clock menu more-arrow no yes mobile

Filed under:

Fixer Upper’s Chip and Joanna Gaines talk accent walls, decluttering, and more

Their show might be ending, but not the design tips

A sample application of Magnolia Home with Joanna Gaines interior paint.
A sample application of Magnolia Home with Joanna Gaines interior paint.

It was big news when Fixer Upper stars Chip and Joanna Gaines announced that the fifth and current season of the hit HGTV show would be their last. But the wall-tearing, shiplap-loving couple is far from removed from the world of home design and decor. How’s that massive new home collection with Target for starters?

The Gaineses, in partnership with Kilz, recently also gave a presentation in New York City focusing on paint, color, and refreshing the home—and Curbed there was to listen in.

If you’ve ever wondered what the Gaineses think of accent walls, decluttering, and more, then keep reading.

Using “bold colors”

When it comes to taking risks with paint colors at home, Joanna Gaines says the one room she would take a chance on is the dining room. That’s because the dining room usually gets more light—which can play up the color—compared to, say, the bathroom, which tends to be more cramped and where she’d prefer to experiment with bold fixtures and accessories.

When asked specifically about purple—Pantone’s new Color of the Year as it happens—Gaines admits it’s a “hard” color for her, one that reminds her of Disney princesses. Nevertheless, she’d recommend picking a less essential room to experiment with—like the laundry room—or start by painting furniture.

Accent Walls

Joanna Gaines says she goes “back and forth” on accent walls. As she puts it, “When you do it right, it’s not an accent wall.”

The takeaway, it seems, is to avoid doing an accent wall just to do it, but to do it because there’s a good reason to. For example, it might make sense if the room is “shaped right,” wherein the focal point is exactly the back wall, where the bed or fireplace is located. Or, from a more practical standpoint, an accent wall could help a couple compromise on whether the room should be darker or lighter.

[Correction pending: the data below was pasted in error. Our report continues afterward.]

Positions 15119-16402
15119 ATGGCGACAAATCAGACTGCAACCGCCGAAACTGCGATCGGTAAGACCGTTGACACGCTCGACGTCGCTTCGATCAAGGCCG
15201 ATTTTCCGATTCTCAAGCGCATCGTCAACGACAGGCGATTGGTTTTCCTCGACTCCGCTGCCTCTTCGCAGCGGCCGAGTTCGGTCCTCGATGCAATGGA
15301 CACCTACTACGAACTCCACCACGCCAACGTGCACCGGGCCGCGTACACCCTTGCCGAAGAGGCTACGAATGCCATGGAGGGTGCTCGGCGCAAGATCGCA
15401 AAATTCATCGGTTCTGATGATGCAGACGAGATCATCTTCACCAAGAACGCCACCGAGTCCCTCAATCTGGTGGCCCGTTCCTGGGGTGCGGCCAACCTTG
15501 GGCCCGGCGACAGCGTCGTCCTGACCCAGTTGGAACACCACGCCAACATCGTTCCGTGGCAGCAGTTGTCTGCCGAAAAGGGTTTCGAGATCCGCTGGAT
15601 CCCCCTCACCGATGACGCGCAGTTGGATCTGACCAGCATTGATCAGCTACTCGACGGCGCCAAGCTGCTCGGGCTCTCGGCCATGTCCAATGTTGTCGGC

Grey interiors, including the lighter-handed “greige” variety, have been raging for some time now—perhaps especially so in house flips trying to look trendy, as one astute Curbed reader pointed out. So we had to ask the Gaineses, veteran flippers, about a fresh take on this rather overexposed style.

Joanna Gaines, whose line of paints with Kilz includes an ample selection in the greige range, says she likes to make those colors more dynamic by creating high contrasts. One way is to play more with trimwork, like incorporating light wainscoting to bring out darker walls. Another is to hang more “architecture” on the walls—meaning dimension-adding pieces like the statement clock above.

A renovation “must”

When it was his turn to talk reno projects, Chip Gaines drilled home the importance of primers (which was to be expected from an event hosted by a company known for its primers).

Primer “allows paint to do what it scientifically is built to do,” he says, and that’s how you get a finished product to look like the paint chip. More renovation adages from Gaines: “DIY shortcuts always become evident in the final product”; “Saving a step rarely pays off in your favor”; “Always prime.”


Decluttering is basically a way of life now thanks to Marie Kondo (who is getting her own TV show for it), and the Gaineses are on board. “For spring, decluttering is always first,” Joanna Gaines says.

In their household, decluttering isn’t just for adults. She gives the kids each a trash bag and turns it into a game of timed decluttering, everyone removing things they don’t want anymore for 20 minutes.